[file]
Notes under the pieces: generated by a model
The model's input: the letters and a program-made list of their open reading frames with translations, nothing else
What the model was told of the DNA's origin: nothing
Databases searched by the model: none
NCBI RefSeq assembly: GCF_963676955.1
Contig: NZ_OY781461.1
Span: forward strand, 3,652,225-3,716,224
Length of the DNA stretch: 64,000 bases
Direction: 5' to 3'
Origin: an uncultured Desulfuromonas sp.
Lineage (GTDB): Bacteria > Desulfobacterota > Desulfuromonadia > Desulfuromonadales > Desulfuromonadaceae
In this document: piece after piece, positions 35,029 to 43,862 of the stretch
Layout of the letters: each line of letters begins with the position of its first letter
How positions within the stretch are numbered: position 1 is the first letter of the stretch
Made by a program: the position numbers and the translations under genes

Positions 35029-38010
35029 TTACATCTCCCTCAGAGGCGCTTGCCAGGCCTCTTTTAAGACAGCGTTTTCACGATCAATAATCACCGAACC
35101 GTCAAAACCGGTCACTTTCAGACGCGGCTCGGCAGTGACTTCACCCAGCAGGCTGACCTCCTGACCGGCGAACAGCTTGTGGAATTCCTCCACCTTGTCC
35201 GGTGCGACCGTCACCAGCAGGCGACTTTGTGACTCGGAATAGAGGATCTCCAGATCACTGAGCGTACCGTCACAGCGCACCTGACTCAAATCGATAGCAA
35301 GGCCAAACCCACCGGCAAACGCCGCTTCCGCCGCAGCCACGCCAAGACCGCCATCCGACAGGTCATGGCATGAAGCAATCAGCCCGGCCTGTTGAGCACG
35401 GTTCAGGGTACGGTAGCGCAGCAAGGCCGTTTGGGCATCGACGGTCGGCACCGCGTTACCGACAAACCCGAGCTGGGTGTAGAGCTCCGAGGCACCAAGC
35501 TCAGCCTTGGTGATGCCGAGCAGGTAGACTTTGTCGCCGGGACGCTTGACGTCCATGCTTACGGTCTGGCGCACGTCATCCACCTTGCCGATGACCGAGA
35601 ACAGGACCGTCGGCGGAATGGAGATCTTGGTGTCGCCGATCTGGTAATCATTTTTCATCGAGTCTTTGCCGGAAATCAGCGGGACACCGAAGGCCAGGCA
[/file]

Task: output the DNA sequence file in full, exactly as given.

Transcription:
Notes under the pieces: generated by a model
The model's input: the letters and a program-made list of their open reading frames with translations, nothing else
What the model was told of the DNA's origin: nothing
Databases searched by the model: none
NCBI RefSeq assembly: GCF_963676955.1
Contig: NZ_OY781461.1
Span: forward strand, 3,652,225-3,716,224
Length of the DNA stretch: 64,000 bases
Direction: 5' to 3'
Origin: an uncultured Desulfuromonas sp.
Lineage (GTDB): Bacteria > Desulfobacterota > Desulfuromonadia > Desulfuromonadales > Desulfuromonadaceae
In this document: piece after piece, positions 35,029 to 43,862 of the stretch
Layout of the letters: each line of letters begins with the position of its first letter
How positions within the stretch are numbered: position 1 is the first letter of the stretch
Made by a program: the position numbers and the translations under genes

Positions 35029-38010
35029 TTACATCTCCCTCAGAGGCGCTTGCCAGGCCTCTTTTAAGACAGCGTTTTCACGATCAATAATCACCGAACC
35101 GTCAAAACCGGTCACTTTCAGACGCGGCTCGGCAGTGACTTCACCCAGCAGGCTGACCTCCTGACCGGCGAACAGCTTGTGGAATTCCTCCACCTTGTCC
35201 GGTGCGACCGTCACCAGCAGGCGACTTTGTGACTCGGAATAGAGGATCTCCAGATCACTGAGCGTACCGTCACAGCGCACCTGACTCAAATCGATAGCAA
35301 GGCCAAACCCACCGGCAAACGCCGCTTCCGCCGCAGCCACGCCAAGACCGCCATCCGACAGGTCATGGCATGAAGCAATCAGCCCGGCCTGTTGAGCACG
35401 GTTCAGGGTACGGTAGCGCAGCAAGGCCGTTTGGGCATCGACGGTCGGCACCGCGTTACCGACAAACCCGAGCTGGGTGTAGAGCTCCGAGGCACCAAGC
35501 TCAGCCTTGGTGATGCCGAGCAGGTAGACTTTGTCGCCGGGACGCTTGACGTCCATGCTTACGGTCTGGCGCACGTCATCCACCTTGCCGATGACCGAGA
35601 ACAGGACCGTCGGCGGAATGGAGATCTTGGTGTCGCCGATCTGGTAATCATTTTTCATCGAGTCTTTGCCGGAAATCAGCGGGACACCGAAGGCCAGGCA